05_Chang

Academic Impact of Articles by Practitioners in the Field of Library and Information Science

This study measured the relative academic impact of articles by LIS practitioners by analyzing library and information science articles published between 2005 and 2014. The results revealed that, although practitioners were not the main knowledge contributors, the academic impact of articles by practitioners was not significantly lower than that of articles by academics. No significant differences in academic impact were present between any two types of coauthored articles. Articles from academic–practitioner collaboration were cited earlier than articles from practitioner–practitioner and academic–academic collaborations. This study suggests that LIS practitioners appear to benefit from collaborative scholarship with LIS researchers through more citations and higher impact.

Introduction

Research collaboration is a strategy used to enhance research productivity (number of scholarly publications) and academic impact (number of citations received by scholarly publications). Although research productivity and academic impact are the two basic aspects of individual research performance,1 the ever-increasing number of studies on citation-related indicators2 and factors that facilitate citation counts3 indicate the importance of the academic impact of publications, and researchers pay more attention to academic impact than to research productivity. In addition to “academic impact,”4 researchers also use synonymous terms such as “scholarly influence,”5 “scholarly impact,”6 “academic influence,”7 ”scientific impact,”8 “influence,”9 and “impact.”10 To clarify the specific type of impact of a scientific work, the term “academic impact” was used in this study. “Academic” refers to the citations received from scholarly publications. “Impact” emphasizes a short amount of time elapsed from the time of an article’s publication until it is first cited in another text; this is in contrast to the term “influence,” which highlights a long-term period in which a work is cited.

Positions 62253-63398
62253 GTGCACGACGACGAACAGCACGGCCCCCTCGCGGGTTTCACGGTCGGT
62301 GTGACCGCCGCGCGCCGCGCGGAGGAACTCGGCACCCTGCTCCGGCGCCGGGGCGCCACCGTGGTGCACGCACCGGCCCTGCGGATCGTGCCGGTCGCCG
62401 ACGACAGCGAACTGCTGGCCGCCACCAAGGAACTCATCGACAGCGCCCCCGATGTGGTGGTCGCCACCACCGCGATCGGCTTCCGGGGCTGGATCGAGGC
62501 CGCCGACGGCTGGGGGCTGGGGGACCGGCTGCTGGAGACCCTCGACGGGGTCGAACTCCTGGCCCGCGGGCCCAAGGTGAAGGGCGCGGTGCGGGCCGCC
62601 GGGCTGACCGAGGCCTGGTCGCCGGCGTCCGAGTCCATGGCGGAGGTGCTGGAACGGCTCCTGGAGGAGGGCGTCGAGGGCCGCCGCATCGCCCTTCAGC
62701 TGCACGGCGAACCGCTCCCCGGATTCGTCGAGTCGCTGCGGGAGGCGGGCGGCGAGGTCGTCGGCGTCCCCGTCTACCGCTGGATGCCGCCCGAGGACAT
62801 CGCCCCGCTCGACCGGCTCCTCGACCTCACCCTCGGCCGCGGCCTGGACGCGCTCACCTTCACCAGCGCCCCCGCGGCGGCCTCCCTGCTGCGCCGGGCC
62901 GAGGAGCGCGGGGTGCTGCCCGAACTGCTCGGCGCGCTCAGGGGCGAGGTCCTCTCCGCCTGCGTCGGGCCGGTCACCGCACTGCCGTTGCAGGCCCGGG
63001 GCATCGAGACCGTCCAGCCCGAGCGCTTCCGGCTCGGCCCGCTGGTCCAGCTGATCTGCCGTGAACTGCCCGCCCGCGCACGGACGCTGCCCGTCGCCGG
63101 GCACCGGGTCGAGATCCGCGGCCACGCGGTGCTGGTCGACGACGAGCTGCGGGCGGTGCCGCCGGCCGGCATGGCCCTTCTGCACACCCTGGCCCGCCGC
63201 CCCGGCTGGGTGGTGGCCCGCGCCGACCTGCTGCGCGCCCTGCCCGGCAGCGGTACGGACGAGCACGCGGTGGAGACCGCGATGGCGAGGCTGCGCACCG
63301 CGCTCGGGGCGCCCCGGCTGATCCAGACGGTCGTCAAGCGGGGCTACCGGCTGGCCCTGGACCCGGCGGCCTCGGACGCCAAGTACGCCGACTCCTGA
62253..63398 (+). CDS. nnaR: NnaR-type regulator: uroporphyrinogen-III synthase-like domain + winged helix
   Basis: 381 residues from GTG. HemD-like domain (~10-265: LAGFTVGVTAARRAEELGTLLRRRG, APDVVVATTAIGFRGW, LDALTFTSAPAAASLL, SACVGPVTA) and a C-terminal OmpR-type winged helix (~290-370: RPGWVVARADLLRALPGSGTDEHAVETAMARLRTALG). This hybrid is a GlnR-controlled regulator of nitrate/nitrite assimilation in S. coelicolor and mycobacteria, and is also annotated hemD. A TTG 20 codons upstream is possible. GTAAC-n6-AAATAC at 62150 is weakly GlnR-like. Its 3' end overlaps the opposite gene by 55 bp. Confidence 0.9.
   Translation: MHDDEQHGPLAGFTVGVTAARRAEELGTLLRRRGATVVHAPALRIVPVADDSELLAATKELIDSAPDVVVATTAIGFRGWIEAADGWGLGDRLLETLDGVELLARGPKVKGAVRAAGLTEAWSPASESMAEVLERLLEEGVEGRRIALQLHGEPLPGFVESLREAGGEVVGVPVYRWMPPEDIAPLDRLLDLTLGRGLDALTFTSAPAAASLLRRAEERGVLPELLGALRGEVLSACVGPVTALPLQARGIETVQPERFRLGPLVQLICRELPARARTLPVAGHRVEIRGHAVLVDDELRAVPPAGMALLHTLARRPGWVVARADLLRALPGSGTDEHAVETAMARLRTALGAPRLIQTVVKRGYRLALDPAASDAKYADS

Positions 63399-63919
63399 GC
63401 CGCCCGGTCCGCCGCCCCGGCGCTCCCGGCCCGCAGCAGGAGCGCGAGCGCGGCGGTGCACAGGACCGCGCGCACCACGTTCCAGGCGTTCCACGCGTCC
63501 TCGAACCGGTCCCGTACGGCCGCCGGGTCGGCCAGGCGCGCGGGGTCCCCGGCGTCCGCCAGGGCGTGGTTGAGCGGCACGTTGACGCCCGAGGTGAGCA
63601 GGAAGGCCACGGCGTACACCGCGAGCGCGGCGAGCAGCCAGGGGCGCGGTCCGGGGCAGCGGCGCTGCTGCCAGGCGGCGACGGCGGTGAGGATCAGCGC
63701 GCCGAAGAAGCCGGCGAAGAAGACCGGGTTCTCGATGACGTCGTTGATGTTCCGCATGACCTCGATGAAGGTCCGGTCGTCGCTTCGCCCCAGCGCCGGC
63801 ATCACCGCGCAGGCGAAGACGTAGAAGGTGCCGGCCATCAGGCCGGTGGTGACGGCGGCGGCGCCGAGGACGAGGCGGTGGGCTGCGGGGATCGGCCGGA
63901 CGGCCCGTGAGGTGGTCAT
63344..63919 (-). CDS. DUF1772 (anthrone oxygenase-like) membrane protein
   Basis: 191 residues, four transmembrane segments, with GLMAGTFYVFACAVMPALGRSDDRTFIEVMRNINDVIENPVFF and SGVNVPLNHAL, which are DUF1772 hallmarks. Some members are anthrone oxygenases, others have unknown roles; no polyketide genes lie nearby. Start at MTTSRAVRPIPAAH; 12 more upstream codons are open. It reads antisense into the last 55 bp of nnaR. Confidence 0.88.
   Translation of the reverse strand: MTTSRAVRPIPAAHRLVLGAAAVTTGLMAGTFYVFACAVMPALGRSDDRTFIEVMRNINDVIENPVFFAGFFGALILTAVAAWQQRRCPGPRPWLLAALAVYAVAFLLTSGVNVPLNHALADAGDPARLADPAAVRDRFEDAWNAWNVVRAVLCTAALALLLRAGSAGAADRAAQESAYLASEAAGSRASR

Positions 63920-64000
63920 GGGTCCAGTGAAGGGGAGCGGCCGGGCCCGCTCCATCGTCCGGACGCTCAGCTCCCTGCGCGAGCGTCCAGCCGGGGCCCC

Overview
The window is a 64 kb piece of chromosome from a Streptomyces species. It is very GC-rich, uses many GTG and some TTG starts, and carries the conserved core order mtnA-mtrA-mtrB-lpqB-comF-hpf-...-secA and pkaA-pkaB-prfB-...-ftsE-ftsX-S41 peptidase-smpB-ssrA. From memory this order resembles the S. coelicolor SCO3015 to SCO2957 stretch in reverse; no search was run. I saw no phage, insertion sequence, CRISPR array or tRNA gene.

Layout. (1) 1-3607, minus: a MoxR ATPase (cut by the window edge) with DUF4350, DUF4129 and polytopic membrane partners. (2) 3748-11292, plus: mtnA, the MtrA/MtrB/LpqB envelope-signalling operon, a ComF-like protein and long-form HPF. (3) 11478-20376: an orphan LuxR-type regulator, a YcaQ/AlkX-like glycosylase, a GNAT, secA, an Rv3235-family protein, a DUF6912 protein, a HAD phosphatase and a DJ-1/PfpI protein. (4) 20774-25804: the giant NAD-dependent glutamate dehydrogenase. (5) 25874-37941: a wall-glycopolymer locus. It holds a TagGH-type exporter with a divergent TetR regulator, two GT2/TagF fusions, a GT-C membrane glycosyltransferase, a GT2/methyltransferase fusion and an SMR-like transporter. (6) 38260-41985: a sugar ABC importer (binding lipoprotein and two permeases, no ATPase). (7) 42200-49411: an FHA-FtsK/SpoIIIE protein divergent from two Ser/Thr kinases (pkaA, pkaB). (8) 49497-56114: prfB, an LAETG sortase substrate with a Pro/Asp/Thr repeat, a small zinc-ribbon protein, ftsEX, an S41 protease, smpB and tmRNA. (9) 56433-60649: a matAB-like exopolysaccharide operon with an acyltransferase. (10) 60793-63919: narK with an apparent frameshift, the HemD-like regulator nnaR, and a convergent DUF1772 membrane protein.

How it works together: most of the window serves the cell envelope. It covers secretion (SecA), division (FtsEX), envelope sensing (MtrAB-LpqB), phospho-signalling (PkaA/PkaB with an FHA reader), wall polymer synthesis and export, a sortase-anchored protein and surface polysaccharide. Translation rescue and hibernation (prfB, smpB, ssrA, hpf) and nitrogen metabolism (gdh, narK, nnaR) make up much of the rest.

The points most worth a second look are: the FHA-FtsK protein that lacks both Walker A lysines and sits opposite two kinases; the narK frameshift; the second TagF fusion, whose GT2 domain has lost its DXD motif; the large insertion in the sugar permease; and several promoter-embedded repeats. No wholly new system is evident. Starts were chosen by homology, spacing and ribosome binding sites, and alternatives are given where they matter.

To compare academic impact among individuals, citation counts and citation-related indicators have been widely used by researchers in the field of scientometrics.11 Even though using citation counts to measure academic impact has been controversial,12 the counts are still frequently used as a proxy for academic impact. The main reason is that no other measure can more efficiently address the regular need for research evaluation.13 Numerous studies have proven that the academic impact of coauthored articles in LIS14 and other disciplines15 in terms of number of citations received is higher than that of single-authored articles. Researchers frequently investigated certain types of research collaboration, including international, interinstitutional, and interdisciplinary. Articles resulting from international collaboration have been shown to be more frequently cited than those generated from domestic collaboration.16 Articles produced through interinstitutional collaboration have greater impact than do those resulting from intrainstitutional collaboration.17 In addition, differences in academic impact exist between interdisciplinary and noninterdisciplinary collaborations.18 Clearly, researchers have examined research collaboration from diverse angles, but types of research collaboration are not limited to the differences in geographical locations and disciplinary attributes of institutions with which authors are affiliated.

The research collaboration facilitates mutual understanding between academics and practitioners and reduces the research–practice gap. To bridge the gap between academics and practitioners, various forums for academics and practitioners to develop dialogues and collaborative relationships have been promoted, such as conferences, workshops, collaborative projects, research training courses, and co-publications.19 As collaboration has become the norm in numerous fields, co-publication is a common type of research collaboration for researchers who have to publish. Although numerous studies have focused on the academic impact of research collaboration from the perspective of coauthorship, the academic impact of publications by practitioners has long been overlooked.